Jahimin Asik1, Fauziah Abdul Aziz2 and Razali Idris3
1School of Science and Technology, Universiti Malaysia Sabah, Jalan UMS, 88400, Kota Kinabalu, Sabah.
2Universiti Pertahanan Malaysia
3MARA University of Technology Perlis, Malaysia, 02600 Arau, Perlis

ABSTRACT. Cellulosic materials derived from three different types of local wood samples (sawmill woods sawdust, Acacia mangium and belian (Euxideroxilon zwagery) were extracted at atmospheric pressure using organosolv method. In an initial stage, the wood samples were delignified using peroxyacetic acid pulping to remove lignin. Then the pulp was bleached in 0.01 M solution of sodium hydroxide (NaOH) with addition of 4% hydrogen peroxide of absolute dry pulp (ODP). Conversion to alpha-cellulose or mercerized cellulose was achieved by soaking bleached cellulosic materials in 17.5% solution of NaOH for 15 minutes at 25oC. The mercerized cellulose was thoroughly washed with large amount of distilled water until pH of the filtrate reached to natural, then vacuum dried at 60oC. From Scanning electron microscope (SEM) all mercerized woods cellulose were differ in microfibril size with high irregularity observed in sawmill sawdust. Formation of cellulose II was confirmed with X-Ray Diffraction (XRD) and Fourier transform infrared spectroscopy (Ft-IR) analysis. Preparation of solid polymer electrolyte (SPE) membrane was obtained by dissolving dry mercerized cellulose in molten 1 butyl-3-methylimidazolium chloride ([bmim]Cl) in the presence of lithium perchlorate (LiClO4) to produce a transparent solid gel film. All SPE membranes exhibit conductivity in the range of 3.6 x 10-6 to 5.7 x 10-5 Scm-1 at room temperature. It was also observed that the conductivity of the SPE is affected by the size of cellulose microfibril and type of extraction. It was then further characterized with SEM, XRD, FTIR and TGA.

KEYWORDS: Wood, Organosolv, Cellulose, mercerized, SPE, conductivity


  • ANON.; 1983c. TAPPI Testing Procedures (TAPPI T203 om-83). USA.
  • De Souza, I.J.; Bouchard, J.; Methot, M.; Berry, R.; Argyropoulos, D.S.; 2002. J Pulp Paper Sci 28(5):167–70.
  • Esat Gϋmϋskaya E.; Usta M.; and Kirci H.; 2003. Polymer Degradation and Stability 81: 559–564
  • Gemci, R.; 2010. Scientific Research and Essays Vol. 5(6), pp. 560-571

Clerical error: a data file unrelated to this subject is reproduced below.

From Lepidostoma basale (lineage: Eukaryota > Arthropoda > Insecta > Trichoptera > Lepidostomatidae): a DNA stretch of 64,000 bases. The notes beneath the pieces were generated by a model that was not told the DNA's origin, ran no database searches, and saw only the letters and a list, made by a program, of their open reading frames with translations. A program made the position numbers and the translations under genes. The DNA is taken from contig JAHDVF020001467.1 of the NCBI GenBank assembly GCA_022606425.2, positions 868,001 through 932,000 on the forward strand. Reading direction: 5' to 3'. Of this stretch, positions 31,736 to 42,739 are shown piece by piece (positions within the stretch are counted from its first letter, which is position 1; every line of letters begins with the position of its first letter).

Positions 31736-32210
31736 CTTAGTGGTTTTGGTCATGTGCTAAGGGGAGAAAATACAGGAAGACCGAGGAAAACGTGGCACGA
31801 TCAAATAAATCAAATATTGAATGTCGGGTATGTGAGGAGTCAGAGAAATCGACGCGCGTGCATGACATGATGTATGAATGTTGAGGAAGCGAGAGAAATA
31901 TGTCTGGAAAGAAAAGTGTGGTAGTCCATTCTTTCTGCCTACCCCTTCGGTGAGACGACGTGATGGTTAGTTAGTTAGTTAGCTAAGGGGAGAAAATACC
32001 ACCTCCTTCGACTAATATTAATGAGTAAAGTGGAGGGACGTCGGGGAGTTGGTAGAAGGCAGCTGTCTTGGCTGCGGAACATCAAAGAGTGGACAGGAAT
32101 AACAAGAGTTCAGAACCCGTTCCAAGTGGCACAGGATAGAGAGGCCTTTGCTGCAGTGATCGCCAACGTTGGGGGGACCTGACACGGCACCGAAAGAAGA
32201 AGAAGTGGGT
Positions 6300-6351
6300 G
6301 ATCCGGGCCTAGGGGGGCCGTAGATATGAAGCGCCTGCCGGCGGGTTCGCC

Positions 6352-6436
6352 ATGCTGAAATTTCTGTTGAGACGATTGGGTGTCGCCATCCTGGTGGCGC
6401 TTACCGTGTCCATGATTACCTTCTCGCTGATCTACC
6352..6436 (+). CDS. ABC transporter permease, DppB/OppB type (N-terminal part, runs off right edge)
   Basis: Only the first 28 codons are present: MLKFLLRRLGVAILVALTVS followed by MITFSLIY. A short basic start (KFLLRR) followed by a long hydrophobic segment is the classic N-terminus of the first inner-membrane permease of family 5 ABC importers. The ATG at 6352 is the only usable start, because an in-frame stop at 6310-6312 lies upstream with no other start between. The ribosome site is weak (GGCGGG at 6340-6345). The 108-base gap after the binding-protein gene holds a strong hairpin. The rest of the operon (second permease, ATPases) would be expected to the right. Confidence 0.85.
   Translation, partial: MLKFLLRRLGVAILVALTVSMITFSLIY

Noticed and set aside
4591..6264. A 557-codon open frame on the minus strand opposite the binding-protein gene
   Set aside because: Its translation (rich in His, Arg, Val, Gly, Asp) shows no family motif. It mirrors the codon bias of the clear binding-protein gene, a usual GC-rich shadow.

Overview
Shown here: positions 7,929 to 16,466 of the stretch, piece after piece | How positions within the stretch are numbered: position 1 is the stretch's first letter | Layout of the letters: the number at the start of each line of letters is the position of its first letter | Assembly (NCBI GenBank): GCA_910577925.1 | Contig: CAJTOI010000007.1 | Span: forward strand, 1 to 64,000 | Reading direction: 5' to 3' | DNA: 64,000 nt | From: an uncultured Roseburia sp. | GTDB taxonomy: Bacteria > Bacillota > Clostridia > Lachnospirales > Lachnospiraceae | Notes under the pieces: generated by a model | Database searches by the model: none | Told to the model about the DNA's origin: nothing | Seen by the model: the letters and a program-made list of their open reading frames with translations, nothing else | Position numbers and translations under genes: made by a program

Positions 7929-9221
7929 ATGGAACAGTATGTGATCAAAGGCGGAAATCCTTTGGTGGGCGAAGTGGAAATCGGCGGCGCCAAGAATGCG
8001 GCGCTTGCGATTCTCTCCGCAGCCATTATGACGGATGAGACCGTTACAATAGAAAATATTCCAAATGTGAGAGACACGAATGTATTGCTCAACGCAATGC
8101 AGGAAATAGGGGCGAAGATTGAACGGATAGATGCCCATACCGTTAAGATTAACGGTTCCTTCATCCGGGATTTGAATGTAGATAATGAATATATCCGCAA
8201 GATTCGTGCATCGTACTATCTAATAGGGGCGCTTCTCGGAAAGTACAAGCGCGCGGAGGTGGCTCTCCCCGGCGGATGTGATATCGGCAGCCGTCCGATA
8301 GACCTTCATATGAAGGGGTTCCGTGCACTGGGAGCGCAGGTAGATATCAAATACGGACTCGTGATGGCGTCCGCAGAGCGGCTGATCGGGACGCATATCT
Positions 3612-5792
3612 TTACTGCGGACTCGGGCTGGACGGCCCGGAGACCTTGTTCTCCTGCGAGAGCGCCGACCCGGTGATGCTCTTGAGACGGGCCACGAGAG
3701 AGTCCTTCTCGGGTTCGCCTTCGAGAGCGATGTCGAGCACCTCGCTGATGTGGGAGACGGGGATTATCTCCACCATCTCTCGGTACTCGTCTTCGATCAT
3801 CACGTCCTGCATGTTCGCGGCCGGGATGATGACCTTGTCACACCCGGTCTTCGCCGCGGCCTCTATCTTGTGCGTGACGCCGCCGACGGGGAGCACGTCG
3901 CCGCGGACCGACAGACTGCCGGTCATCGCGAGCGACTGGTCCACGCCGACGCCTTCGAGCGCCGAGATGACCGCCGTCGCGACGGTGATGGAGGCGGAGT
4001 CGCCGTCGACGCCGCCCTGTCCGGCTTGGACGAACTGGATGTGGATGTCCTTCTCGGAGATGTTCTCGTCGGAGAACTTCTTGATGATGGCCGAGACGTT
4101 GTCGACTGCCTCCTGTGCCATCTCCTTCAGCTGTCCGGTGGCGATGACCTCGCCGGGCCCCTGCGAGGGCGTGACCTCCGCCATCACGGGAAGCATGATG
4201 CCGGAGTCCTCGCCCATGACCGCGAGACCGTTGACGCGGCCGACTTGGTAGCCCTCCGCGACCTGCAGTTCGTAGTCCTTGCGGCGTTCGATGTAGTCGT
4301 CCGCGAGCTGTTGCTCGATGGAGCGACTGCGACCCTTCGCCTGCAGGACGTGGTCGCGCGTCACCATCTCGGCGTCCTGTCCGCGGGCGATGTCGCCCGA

• Goring, D. A. I.; Timell, T. E.; 1962. Tappi 45:454-460
  • Howlett, P.C.; MacFarlane, D.R.; Hollenkamp, A.F.; 2004. Electrochem Solid-State Lett 7:A97–A101
  • Kadokawa, J.;* Murakami, M.; and Kaneko, Y., 2008. Carbohydrate Research 343 769–772
  • Kim, Y.J .; Matsuzawa, Y.; Ozaki, S.; Park, K.C.; Kim. C.; Endo. M.; Yoshida. H.; Masuda, G.; Sato, T.; Dresselhaus, M.S.; 2005 J Electrochem Soc 152:A710–A715.
  • Klemm, D.; Philip, B.; Heinze, T.; Heinze, U.; and Wagenknect, W.; 1998. Comprehensive Cellulose Chemistry, Vol. 1, Wiley.VCH, Germany.
  • Krässig, H.A.; 1993. Gordon and Breach Science Publishers, Yverdon, Switzerland.
  • Kondo, T.; Sawatari, C.; 1996. Polymer, 37, 393–399.
  • Mahadeva, S.K.; Yi, C.; and Kim, J.;* 2009. Macromolecular Research, Vol. 17, No. 2, pp 116-120
  • Marco-A. De Paoli, M.A.;* Gazottib, W.A., 2002. J. Braz. Chem. Soc., Vol. 13, No. 4, 410-424,
  • Meyer, W. H.; 1998. Adv. Mater., 10, 440.
  • Nelson, M. L.; O Connor, T.; 1964. J. Appl. Polym. Sci. 8, 1311–1324.
  • Nicoll, W.D.; Cox, N.L.; Conaway, R.F.; 1954. In: Ott, E., Spurlin, H.M., and Grafflin, M.W.,(eds) Cellulose and Cellulose Derivatives. Part II. Interscience Publisher, New York, pp.825-871.
  • Nishino, T.; Matsuda, I.; Hirao, K.; 2004. Macromolecules, 37, 7683–7687.Oh, S. Y.; Yoo, D. I.; and Seo, G.; 2005. Carbohyd. Res., 340, 417
  • Schwanninger, M.; Rodrigues, J. C.; Pereira, H. & Hinterstoisser, B.; 2004. Vib. Spectrosc., 36,23–40.
  • Swatloski, R.P.; Spear, S.K.; Holbrey, J.D.; Rogers, R.D.; 2002. J Am Chem Soc 124:4974–4975.
  • Welton, T.; 1999. Chem Rev 99:2071–2083.

Download Paper Now (Right-Click and Save As..)